Unfortunately when you ask just about any diehard Linux user why using Linux is so reliable, the response is usually “It just is.” Obviously this is a very poor answer because it doesn’t explain anything.
This article is going to explain in a basic sense why Linux has the rock-solid reputation that it does and what makes it less prone to crashes compared to Microsoft Windows and Mac OS X.
Here are 3 reasons why Linux is reliable:
1. Better background process management.
Generally speaking, when a background process is enabled in Linux, the OS will only use it for as long as it needs to and then disable it until needed again.
In Mac OS X, even though the OS is Unix-based, there are background processes that are “always on” in order to provide a better GUI experience – and you can’t shut them off. With Linux you can shut everything off including the GUI and go straight to a command prompt if you choose.
In Windows a long-standing complaint is the “always on” nature of many “services” that do nothing but eat away at system resource and cause your computer to run slower for basically no reason.
The ability to have total control over background processes is part of the reason Linux runs circles around OS X and Windows in the speed department. It also adds stability.
2. Less “nannying”
Both Windows and OS X are very guilty of the “let me do this for you” style of computing. This is done to make the OS easier (supposedly) to use. But there are times when this does nothing but get in the way of what you want to do.
A classic example is when you install a program and that program “hijacks something” where you say to yourself “No.. DON’T DO THAT. Why did you do that? That’s not what I wanted to happen!” Linux doesn’t do this. When you install applications under *nix there is never anything that changes like that. File permissions stay the way they are, file extensions are still assigned to proper applications and so on.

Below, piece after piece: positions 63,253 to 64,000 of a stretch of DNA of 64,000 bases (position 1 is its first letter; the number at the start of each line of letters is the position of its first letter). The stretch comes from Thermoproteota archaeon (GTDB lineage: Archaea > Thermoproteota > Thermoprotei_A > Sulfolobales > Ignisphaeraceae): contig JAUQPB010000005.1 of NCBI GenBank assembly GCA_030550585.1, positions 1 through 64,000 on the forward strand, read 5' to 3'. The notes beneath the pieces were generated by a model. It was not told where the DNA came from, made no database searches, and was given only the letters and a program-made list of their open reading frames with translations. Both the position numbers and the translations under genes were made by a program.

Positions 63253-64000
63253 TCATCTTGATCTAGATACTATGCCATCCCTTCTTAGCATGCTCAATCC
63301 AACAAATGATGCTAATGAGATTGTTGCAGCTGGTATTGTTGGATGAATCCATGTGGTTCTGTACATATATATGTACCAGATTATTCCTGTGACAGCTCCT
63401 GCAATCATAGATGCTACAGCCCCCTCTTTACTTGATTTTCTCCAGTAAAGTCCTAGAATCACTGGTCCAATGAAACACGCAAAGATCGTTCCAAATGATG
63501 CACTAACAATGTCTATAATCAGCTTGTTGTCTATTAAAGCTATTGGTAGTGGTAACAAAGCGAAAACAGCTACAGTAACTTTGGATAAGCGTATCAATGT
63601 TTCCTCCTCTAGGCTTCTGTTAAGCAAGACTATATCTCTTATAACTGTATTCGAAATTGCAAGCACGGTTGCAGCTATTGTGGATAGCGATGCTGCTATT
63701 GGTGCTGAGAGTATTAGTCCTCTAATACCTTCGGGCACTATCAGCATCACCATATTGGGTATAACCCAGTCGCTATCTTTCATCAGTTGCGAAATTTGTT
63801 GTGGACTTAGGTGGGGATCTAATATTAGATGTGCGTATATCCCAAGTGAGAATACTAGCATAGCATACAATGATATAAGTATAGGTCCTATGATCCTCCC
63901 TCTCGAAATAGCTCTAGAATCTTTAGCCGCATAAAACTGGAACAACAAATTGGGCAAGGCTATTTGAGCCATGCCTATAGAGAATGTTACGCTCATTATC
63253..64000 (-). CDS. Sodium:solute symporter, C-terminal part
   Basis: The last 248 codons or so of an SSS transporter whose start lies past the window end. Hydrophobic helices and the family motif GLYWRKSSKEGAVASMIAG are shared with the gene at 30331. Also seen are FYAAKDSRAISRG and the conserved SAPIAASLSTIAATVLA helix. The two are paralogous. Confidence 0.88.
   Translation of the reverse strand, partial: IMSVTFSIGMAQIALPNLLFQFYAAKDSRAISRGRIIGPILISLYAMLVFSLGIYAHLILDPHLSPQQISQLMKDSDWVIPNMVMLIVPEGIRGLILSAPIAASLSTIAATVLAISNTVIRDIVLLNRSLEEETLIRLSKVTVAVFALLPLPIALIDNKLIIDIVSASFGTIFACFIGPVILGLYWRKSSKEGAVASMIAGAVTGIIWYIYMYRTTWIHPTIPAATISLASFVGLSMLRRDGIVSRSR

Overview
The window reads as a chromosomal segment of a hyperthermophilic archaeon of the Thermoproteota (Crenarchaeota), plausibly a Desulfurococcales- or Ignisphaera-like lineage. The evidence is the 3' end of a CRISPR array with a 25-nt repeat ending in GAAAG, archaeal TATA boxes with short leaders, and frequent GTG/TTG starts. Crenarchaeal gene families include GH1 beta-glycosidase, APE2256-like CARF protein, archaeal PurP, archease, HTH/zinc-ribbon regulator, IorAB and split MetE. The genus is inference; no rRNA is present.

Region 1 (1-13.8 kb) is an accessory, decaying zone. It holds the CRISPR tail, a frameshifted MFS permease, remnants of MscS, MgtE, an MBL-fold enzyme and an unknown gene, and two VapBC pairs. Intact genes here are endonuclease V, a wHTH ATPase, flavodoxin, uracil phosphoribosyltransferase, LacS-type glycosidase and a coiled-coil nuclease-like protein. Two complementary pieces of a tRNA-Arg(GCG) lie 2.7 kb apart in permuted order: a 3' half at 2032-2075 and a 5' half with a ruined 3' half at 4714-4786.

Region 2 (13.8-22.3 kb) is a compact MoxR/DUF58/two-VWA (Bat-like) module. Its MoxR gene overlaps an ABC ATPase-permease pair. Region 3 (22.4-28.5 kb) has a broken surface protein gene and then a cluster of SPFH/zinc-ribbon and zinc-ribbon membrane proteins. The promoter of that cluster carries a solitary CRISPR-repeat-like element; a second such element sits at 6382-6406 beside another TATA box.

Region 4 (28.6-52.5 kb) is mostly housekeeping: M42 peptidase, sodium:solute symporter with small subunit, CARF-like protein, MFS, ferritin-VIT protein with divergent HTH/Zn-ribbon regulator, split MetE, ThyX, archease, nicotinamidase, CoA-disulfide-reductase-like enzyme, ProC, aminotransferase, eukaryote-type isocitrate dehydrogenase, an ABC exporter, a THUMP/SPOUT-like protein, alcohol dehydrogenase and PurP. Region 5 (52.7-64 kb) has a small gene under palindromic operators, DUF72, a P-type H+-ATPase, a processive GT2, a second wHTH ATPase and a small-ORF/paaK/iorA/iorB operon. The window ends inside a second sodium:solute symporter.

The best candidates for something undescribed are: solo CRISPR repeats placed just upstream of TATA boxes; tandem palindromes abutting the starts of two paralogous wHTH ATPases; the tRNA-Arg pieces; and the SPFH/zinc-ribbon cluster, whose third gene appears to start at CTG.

Linux is generally engineered to empower the user first. This ultimately gives the user more control over the OS – and that’s a good thing.
3. Picky by nature
Some people who use Linux for the first time find it annoying to “sudo” things and/or allow permissions for certain events to happen. This is a pro and not a con; the OS is purposely engineered this way to prevent end user mistakes from happening.
Windows Vista on launch actually did finally employ some fairly decent security measures but it annoyed many people because they were used to the “let everything happen” way Windows used to be. My response to anyone who feels that way is get used to it. Linux has been doing this for years and the plain fact of the matter is that it’s necessary and required.
OS X does obviously have security in place but it’s not nearly as “picky” as Linux is. Some say this is a problem and that OS X should be locked down a bit more. This is an ongoing challenge for Apple engineers because they’re always faced with the same question: “Should we employ more security and make the OS less friendly or not?” It is very true that the more security you add, the less ‘friendly’ an OS is to use.
Be that as it may, the picky nature of Linux does add to its stability. Any Linux distro will purposely state in the installation “Okay, now you’re going to add yourself into the system as a user and not an administrator.” It’s things like this that while seemingly insignificant are actually very significant. Anyone who has root access has complete control over your box. But if not, even if they have your username and password they still can’t get root (unless root has the same password as the username which is dumb).
Good security and user empowerment make for a reliable OS
Those who have been using a GNU/Linux distribution for a while do understand that the seemingly overprotective security and “let the user do it” way of computing does lend to the reliability of Linux.
The PCMech.com weekly newsletter has been running strong for over 8 years. Sign up to get tech news, updates and exclusive content - right in your inbox. Also get (several) free gifts.